South Dakota has over 5 million acres of hunting opportunity on public land as well as on private land leased for public hunting.
The South Dakota Public Hunting Atlas is a hunter's guide to all lands open to public access. Access includes federal and state-owned lands as well as private land leased for public hunting access.
The atlas contains maps and information on South Dakota's Walk-In Areas, Game Production Areas (GPAs), Waterfowl Production Areas (WPAs), School and Public Lands, National Forests and Grasslands, Bureau of Land Management (BLM) lands and other lands open to public hunting. The atlas is printed annually and available in early August. Check out the most recent updates available within the hunting atlas.
South Dakota is approximately 80 percent privately owned, and as a result, the vast majority of hunting that occurs across the state occurs on private land. Finding a place to hunt can be a challenging task at times, but is very achievable. This is best accomplished by demonstrating respect to the wildlife, the land and water that we recreate on, and of course, to the landowner.
Respect. Just a word on a paper, but a very powerful element of landowner relations that opens doors and creates rapport, and will ultimately benefit all hunters for years to come. Wildlife is owned by no one and is held in trust for the benefit of present and future generations. Hunting and fishing, and gaining permission to access private land are privileges.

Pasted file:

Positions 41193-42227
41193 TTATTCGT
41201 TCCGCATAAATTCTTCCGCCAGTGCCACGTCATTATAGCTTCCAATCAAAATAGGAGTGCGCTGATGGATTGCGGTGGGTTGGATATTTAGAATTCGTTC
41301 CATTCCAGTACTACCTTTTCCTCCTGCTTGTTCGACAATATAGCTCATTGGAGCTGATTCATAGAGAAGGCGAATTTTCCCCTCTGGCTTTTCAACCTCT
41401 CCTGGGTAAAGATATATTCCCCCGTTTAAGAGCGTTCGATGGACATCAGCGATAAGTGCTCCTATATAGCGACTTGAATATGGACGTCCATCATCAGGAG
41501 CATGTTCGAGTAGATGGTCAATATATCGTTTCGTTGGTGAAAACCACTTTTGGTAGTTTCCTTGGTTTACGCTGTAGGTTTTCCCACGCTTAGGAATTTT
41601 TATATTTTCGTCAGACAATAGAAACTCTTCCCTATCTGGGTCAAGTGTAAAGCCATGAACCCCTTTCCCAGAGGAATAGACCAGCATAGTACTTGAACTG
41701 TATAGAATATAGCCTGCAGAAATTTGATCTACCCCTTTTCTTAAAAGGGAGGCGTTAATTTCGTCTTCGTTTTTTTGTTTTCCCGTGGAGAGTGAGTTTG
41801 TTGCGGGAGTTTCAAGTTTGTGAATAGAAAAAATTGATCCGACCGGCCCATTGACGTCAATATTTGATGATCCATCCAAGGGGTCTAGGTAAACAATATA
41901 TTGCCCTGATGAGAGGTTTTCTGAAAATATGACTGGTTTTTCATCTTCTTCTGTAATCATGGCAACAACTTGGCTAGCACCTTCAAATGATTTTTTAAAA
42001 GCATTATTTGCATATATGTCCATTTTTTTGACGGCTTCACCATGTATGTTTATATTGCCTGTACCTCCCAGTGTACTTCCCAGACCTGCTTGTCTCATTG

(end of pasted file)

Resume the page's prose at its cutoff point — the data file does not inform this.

Let’s help out our future generations on gaining access to private lands by demonstrating respect to the wildlife, the land and water we recreate on, and to the landowner.
Please remember these are privately owned lands and your actions while hunting on them can determine if they are open to public hunting in the future.
Private Landowners, for more information on how to enroll your property, click here.
Privately owned lands, operating as working farms and ranches. Walk-In Areas are leased for public hunting access by the South Dakota Department of Game, Fish and Parks using money from the sale of hunting licenses and Federal Aid money from a tax on hunting equipment sales. No further permission from landowners is needed to hunt these areas. NO DRIVING is allowed on Walk-In Areas except on designated trails and parking areas.
Conservation Reserve Enhancement Program (CREP)
Open year round to public hunting and fishing access. CREP lands are owned by private individuals who have enrolled them in the Conservation Reserve Program (CRP) and signed a lease agreement with South Dakota Department of Game, Fish and Parks to provide public hunting and fishing access.
Administered by the USDA's Farm Service Agency, this program is a "state-sponsored" Conservation Reserve Program; providing additional undisturbed habitat for wildlife and public hunting access. In South Dakota, the focus is on improving water quality, reducing soil erosion and providing flood control while creating additional pheasant nesting habitat in the James River Watershed.